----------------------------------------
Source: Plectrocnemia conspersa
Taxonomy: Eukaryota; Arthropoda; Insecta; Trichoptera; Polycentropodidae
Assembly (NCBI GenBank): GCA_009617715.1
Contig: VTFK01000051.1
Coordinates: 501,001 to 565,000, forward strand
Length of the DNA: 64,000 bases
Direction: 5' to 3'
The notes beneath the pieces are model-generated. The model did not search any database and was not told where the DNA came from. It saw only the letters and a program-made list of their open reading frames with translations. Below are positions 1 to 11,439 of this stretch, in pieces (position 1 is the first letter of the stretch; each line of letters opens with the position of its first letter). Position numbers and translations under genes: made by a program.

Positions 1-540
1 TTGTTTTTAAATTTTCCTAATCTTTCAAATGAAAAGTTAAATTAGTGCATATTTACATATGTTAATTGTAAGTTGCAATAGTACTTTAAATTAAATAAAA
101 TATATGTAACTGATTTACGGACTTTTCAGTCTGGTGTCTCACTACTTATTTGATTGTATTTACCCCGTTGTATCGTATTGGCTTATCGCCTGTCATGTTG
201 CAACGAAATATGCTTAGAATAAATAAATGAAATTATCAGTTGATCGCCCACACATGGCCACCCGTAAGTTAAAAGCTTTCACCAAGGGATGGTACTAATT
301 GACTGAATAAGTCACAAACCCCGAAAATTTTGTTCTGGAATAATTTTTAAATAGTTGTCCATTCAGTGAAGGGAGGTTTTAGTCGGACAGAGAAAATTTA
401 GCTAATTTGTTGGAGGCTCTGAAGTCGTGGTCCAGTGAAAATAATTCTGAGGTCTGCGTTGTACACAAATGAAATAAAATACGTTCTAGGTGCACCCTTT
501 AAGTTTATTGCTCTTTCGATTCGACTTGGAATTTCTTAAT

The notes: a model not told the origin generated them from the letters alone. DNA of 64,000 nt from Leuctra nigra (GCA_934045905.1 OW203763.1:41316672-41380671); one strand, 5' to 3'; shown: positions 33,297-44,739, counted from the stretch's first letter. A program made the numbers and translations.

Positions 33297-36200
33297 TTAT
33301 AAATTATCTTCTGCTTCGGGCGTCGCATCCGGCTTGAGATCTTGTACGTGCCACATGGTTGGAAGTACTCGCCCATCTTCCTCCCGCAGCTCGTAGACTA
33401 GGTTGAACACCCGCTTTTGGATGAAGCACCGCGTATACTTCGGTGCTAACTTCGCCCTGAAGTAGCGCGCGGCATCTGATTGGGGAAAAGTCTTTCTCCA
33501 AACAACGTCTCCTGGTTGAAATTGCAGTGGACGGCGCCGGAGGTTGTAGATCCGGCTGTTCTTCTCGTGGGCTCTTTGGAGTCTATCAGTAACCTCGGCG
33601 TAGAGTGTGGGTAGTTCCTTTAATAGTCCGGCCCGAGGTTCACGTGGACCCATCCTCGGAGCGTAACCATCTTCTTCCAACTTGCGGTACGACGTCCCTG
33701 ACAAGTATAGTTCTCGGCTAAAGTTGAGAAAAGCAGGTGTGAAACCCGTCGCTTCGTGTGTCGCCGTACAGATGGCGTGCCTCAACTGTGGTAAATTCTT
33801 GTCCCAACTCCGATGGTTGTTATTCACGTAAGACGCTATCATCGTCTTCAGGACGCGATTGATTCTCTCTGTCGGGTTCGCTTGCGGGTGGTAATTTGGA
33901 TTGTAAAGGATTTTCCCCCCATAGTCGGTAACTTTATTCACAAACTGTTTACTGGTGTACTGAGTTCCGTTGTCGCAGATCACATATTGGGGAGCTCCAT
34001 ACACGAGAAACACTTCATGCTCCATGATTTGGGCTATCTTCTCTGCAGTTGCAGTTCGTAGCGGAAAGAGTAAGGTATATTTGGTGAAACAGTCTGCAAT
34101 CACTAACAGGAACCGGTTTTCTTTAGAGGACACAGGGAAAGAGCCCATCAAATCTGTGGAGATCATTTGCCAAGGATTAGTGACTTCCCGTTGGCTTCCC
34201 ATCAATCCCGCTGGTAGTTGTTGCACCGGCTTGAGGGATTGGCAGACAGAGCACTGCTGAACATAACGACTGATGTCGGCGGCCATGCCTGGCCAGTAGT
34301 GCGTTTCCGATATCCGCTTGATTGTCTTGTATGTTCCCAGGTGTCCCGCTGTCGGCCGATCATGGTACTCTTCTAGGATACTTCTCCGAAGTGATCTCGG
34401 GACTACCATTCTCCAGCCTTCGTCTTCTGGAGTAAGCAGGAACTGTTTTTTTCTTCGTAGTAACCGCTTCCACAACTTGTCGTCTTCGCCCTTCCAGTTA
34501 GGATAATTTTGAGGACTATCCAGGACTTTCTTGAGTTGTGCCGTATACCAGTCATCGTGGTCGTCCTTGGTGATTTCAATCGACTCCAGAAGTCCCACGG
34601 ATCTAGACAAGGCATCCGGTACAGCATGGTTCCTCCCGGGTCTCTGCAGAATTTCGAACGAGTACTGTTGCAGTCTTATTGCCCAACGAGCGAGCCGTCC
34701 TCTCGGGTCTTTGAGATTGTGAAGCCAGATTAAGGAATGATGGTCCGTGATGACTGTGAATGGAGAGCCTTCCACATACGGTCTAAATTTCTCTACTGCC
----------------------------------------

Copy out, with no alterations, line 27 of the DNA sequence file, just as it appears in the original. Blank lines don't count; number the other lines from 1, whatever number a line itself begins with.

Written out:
34101 CACTAACAGGAACCGGTTTTCTTTAGAGGACACAGGGAAAGAGCCCATCAAATCTGTGGAGATCATTTGCCAAGGATTAGTGACTTCCCGTTGGCTTCCC